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Study: Minnesota rural areas benefit from casino

23 January 2007

ST. PAUL, Minnesota – (PRESS RELEASE) -- A detailed study released today by the Minnesota Indian Gaming Association (MIGA) shows that rural Minnesota communities got the lion's share of a statewide $429 million in direct economic benefit from 2005 tribal casino employment in the state. The study was conducted by University of Minnesota researchers C. Ford Runge, Ph.D., Distinguished McKnight University Professor of Applied Economics and Law, and Barry Ryan, M.S.

Runge said rural Minnesota derived $285 million in direct economic benefit from tribal casino jobs in 2005, including $211 million in payroll, $65 million in employment taxes, $48 million in healthcare benefits, $10 million in retirement savings, and $4 million in other employee benefits such as child care accounts, education and tuition assistance.

"These figures are particularly significant when you compare casino jobs to other jobs in the rural Minnesota leisure and hospitality industry," Runge said. "Casino jobs represent 18% of the rural hospitality industry payroll. The benefits that accompany these jobs are significantly better than those offered by other hospitality industry employers in rural areas."

The study shows that the 9,100 rural casino employees are more likely than other leisure and hospitality workers to have healthcare and retirement benefits, paid time off, life or disability insurance, and other benefits such as flexible savings accounts and tuition assistance. Tribal casino workers are also more likely to be full-time employees and have higher starting wages than other leisure and hospitality workers.

Ryan noted that many rural casinos are the largest or second largest employers in their home counties. "In Pine and Mille Lacs Counties, for example, the Mille Lacs Band accounts for 17% of the total workforce payroll. In Cass County, the Leech Lake Band accounts for 13%. In Renville County, the Lower Sioux Community accounts for 12% of total wages paid. These wages represent a significant revenue source for county governments."

Statewide, the $429 million in economic benefits from 12,900 tribal casino jobs includes $335 million in payroll, state and federal employment taxes of $90 million, medical and dental healthcare benefits of $66 million, retirement savings of $15 million and more than $7 million in other benefits such as life and disability insurance, flexible childcare savings accounts and tuition assistance.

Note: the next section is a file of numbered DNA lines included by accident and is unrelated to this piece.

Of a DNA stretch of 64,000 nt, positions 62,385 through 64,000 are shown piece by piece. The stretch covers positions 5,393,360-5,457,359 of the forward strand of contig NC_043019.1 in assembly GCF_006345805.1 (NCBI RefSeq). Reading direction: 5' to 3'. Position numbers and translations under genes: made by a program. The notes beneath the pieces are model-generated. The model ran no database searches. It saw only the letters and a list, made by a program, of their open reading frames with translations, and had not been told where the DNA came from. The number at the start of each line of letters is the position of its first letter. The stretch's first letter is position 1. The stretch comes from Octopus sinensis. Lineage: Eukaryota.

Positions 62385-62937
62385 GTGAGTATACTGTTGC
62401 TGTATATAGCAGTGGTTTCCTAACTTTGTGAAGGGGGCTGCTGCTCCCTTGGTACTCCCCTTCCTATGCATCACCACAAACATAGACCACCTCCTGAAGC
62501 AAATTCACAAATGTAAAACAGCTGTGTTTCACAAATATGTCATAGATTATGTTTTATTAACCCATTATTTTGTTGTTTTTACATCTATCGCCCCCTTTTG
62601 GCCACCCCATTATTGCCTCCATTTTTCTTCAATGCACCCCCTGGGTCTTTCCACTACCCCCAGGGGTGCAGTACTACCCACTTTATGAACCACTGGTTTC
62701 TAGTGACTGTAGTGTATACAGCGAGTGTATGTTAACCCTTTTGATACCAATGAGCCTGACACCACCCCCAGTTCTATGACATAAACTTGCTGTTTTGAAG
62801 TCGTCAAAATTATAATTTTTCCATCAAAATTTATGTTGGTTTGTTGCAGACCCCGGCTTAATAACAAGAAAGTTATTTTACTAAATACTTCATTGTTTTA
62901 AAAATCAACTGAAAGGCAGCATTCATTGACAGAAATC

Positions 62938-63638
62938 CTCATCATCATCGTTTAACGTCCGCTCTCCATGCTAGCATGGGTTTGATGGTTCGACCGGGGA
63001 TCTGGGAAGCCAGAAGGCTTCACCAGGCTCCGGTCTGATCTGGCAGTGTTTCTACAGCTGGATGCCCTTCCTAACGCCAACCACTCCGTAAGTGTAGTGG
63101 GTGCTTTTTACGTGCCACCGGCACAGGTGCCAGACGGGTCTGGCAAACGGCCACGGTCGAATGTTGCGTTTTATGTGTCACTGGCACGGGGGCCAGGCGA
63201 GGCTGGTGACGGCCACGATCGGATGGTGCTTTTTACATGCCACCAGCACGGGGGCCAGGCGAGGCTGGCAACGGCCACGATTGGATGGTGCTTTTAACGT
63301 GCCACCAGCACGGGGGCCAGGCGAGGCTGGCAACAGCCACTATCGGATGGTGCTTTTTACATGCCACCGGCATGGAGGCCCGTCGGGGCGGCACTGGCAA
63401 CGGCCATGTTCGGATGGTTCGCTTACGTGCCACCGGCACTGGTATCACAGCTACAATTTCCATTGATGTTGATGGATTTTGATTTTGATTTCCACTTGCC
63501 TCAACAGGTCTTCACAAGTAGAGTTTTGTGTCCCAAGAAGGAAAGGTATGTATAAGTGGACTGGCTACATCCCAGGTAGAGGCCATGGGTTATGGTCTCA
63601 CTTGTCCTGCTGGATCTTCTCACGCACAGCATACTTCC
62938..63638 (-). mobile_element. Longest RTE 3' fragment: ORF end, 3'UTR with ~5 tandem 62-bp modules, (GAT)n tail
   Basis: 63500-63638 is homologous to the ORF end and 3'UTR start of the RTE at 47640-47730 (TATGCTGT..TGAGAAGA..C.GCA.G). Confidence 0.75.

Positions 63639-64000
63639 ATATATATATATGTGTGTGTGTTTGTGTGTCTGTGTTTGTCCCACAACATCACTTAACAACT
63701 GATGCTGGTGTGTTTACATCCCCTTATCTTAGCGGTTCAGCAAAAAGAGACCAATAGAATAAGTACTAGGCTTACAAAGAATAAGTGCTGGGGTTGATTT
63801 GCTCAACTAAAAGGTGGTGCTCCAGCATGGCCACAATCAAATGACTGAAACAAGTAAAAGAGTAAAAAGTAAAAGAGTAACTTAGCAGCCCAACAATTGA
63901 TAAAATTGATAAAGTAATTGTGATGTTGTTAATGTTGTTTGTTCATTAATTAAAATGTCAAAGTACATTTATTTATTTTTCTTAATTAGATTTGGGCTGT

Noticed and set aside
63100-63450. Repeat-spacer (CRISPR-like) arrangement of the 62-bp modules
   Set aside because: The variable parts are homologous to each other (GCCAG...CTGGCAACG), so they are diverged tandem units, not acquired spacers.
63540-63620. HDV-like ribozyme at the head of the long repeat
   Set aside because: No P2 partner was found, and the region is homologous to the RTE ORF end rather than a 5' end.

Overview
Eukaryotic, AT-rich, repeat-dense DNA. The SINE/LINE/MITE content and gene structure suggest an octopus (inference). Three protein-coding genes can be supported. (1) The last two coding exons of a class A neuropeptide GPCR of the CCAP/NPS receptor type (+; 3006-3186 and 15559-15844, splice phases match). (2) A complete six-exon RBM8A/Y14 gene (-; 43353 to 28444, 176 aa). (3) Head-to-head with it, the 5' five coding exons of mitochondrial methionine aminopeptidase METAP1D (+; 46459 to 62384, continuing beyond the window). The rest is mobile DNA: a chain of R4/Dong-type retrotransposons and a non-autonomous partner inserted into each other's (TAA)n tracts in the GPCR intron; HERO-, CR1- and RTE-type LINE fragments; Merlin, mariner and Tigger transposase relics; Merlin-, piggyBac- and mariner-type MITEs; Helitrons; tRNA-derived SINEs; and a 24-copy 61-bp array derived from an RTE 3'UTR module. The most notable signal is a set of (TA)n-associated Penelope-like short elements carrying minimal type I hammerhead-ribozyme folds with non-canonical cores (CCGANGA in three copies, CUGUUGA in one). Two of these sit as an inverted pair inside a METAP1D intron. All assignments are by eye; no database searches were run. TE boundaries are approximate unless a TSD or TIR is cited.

Runge noted that the slight decline in casino employment from 13,339 in 2000 to 12,900 in 2005 may reflect the maturity of the gaming market. Over the past six years, new capital investment on tribal lands has been in ancillary facilities such as hotels, marinas and golf courses, he said, and not in new or substantially expanded gaming operations.

Kevin Leecy, chairman of the Bois Forte Band of Chippewa and a member of the MIGA Board, said the current study confirms what tribes have known for a long time -- that tribal casinos are a major economic asset to the rural areas in which they are located.

"We hadn't done a statewide economic impact analysis since 2000," Leecy said. "We wanted to focus on the impact of the jobs we have created because we've always believed that's one of the most important benefits of tribal gaming, especially in rural Minnesota." Leecy noted that Governor Rudy Perpich, who signed the state's first gaming compacts in 1989, saw tribal gaming primarily as a rural job creation tool.

"Governor Perpich wanted to create jobs that would last on the Iron Range and in rural Minnesota," he said. "We shared that vision, and we made it real. Today we have all the facts we need to prove that Indian gaming jobs are a positive force for economic prosperity throughout rural Minnesota."

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